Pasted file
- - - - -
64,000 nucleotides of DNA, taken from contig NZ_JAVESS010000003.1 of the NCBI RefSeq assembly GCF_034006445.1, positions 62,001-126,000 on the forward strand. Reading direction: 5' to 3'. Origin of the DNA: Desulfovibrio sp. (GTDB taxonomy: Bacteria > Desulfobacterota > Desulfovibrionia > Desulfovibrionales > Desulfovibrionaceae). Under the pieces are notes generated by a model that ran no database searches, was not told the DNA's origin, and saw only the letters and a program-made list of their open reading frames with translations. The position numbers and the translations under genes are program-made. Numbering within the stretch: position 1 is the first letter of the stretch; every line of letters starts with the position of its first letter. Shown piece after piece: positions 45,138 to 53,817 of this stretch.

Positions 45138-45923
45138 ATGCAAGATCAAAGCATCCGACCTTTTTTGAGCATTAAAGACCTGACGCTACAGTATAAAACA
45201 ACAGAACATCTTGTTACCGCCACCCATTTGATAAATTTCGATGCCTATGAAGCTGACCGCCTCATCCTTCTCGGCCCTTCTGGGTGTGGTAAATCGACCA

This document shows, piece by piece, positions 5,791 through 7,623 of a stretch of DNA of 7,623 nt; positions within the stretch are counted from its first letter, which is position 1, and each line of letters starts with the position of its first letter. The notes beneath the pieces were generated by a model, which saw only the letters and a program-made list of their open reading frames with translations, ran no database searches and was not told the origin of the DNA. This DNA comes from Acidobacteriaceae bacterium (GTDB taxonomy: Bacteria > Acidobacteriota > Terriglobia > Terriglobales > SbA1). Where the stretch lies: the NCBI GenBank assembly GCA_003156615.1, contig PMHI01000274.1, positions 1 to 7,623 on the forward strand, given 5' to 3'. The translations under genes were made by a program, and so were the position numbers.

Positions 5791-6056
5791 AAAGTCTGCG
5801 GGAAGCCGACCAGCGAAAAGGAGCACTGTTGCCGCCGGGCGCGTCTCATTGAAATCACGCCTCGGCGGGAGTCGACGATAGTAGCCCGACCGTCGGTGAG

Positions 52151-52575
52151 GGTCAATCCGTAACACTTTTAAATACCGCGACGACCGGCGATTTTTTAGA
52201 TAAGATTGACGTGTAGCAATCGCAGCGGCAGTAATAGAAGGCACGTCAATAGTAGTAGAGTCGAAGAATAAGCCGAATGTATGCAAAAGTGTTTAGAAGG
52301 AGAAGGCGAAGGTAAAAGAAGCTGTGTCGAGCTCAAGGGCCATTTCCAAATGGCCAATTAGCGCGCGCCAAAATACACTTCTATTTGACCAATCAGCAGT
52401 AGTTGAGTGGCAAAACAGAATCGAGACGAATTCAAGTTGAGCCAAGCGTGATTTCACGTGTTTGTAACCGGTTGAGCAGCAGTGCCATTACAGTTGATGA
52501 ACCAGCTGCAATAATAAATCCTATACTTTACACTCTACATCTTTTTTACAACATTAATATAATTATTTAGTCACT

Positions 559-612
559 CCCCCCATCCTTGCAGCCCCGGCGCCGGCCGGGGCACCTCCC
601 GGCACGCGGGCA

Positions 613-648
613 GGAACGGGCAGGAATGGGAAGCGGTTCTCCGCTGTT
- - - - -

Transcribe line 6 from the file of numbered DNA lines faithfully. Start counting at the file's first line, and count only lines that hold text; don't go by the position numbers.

Positions 5791-6056